The water footprint of coffee and tea consumption in the Netherlands

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Chapagain, A.K. and Hoekstra, A.Y. (2007) The water footprint of coffee and tea consumption in the Netherlands. Ecological Economics, 64 (1). pp. 109-118. ISSN 0921-8009

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Abstract:A cup of coffee or tea in our hand means manifold consumption of water at the production location. The objective of this study is to assess the global water footprint of the Dutch society in relation to its coffee and tea consumption. The calculation is carried out based on the crop water requirements in the major coffee and tea exporting countries and the water requirements in the subsequent processing steps. In total, the world population requires about 140 billion cubic metres of water per year in order to be able to drink coffee and tea. The standard cup of coffee and tea in the Netherlands costs about 140 l and 34 l of water respectively. The largest portions of these volumes are attributable to growing the plants. The Dutch people account for 2.4% of the world coffee consumption. The total water footprint of Dutch coffee and tea consumption amounts to 2.7 billion cubic metres of water per year (37% of the annual Meuse runoff). The water needed to drink coffee or tea in the Netherlands is not Dutch water. The most important sources for the Dutch coffee are Brazil and Colombia and for the Dutch tea Indonesia, China and Sri Lanka. The major volume of water to grow the coffee plant comes from rainwater. For the overall water need in coffee production, it makes hardly any difference whether the dry or wet production process is applied, because the water used in the wet production process is a very small fraction (0.34%) of the water used to grow the coffee plant. However, the impact of this relatively small amount of water is often significant. First, it is blue water (abstracted from surface and ground water), which is sometimes scarcely available. Second, the wastewater generated in the wet production process is often heavily polluted.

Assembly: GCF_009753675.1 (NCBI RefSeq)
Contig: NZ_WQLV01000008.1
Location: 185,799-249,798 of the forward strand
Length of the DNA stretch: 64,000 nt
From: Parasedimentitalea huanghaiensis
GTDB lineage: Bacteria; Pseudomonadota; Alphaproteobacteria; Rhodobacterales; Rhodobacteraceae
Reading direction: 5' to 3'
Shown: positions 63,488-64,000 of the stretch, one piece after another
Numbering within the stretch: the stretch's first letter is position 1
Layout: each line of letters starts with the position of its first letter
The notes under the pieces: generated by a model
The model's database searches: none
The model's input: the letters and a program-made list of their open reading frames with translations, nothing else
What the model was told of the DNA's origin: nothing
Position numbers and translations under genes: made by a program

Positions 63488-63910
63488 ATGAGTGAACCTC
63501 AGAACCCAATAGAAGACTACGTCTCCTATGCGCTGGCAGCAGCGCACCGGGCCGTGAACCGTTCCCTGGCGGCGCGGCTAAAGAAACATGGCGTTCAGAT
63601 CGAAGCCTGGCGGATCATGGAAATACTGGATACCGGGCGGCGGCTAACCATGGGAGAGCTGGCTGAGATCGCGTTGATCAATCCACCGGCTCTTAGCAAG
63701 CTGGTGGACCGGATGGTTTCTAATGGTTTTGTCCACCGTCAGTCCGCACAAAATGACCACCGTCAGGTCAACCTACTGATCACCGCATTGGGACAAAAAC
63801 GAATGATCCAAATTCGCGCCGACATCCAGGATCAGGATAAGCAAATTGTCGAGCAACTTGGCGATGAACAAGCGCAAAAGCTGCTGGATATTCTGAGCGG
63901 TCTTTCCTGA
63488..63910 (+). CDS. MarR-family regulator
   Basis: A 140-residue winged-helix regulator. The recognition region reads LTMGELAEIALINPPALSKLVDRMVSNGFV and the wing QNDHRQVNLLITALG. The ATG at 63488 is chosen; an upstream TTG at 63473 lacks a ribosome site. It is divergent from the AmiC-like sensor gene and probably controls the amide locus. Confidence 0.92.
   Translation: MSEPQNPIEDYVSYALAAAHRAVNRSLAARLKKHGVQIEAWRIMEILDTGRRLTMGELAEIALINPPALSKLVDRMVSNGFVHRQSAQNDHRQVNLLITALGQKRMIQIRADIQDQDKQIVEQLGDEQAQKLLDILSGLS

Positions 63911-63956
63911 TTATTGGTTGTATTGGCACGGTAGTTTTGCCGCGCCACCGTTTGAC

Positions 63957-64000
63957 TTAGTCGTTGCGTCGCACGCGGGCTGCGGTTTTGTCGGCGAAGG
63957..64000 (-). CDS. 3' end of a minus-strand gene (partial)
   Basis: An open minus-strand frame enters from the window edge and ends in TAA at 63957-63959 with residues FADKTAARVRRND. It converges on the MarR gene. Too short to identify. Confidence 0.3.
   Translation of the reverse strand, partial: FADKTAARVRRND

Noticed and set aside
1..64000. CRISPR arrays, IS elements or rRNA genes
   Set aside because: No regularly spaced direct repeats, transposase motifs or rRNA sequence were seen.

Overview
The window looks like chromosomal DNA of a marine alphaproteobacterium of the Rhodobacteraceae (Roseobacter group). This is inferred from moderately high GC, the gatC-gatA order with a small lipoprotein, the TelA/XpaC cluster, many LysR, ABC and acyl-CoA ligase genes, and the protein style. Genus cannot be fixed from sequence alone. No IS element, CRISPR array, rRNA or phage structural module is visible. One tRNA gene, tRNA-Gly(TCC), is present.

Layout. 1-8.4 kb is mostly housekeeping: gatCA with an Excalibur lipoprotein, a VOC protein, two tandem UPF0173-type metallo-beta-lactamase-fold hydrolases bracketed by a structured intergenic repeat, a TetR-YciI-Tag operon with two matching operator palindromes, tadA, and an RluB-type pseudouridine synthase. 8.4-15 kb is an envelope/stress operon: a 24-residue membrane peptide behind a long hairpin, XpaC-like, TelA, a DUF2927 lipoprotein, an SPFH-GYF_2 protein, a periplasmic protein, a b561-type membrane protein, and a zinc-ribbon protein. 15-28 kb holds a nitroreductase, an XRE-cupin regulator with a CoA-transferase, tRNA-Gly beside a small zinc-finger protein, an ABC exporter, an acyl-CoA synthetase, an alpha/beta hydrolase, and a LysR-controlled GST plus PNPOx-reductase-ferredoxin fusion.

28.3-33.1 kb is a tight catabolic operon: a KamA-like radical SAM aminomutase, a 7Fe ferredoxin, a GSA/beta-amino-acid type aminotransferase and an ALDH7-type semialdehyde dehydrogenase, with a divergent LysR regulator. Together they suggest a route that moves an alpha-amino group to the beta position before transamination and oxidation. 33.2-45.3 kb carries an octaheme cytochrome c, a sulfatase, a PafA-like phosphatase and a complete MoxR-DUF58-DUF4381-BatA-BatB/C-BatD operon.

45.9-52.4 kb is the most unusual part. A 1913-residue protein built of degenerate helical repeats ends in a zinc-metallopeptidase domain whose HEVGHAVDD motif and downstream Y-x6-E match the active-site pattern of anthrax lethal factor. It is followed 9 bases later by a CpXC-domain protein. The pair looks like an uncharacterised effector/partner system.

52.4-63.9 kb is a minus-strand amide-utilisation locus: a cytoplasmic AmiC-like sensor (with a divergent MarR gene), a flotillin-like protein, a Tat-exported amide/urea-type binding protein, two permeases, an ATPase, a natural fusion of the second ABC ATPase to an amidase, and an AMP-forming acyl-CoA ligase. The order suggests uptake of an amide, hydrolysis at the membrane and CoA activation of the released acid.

Item Type:Article
Copyright:© 2007 Elsevier
Faculty:
Engineering Technology (CTW)
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Link to this item:http://purl.utwente.nl/publications/58349
Official URL:http://dx.doi.org/10.1016/j.ecolecon.2007.02.022
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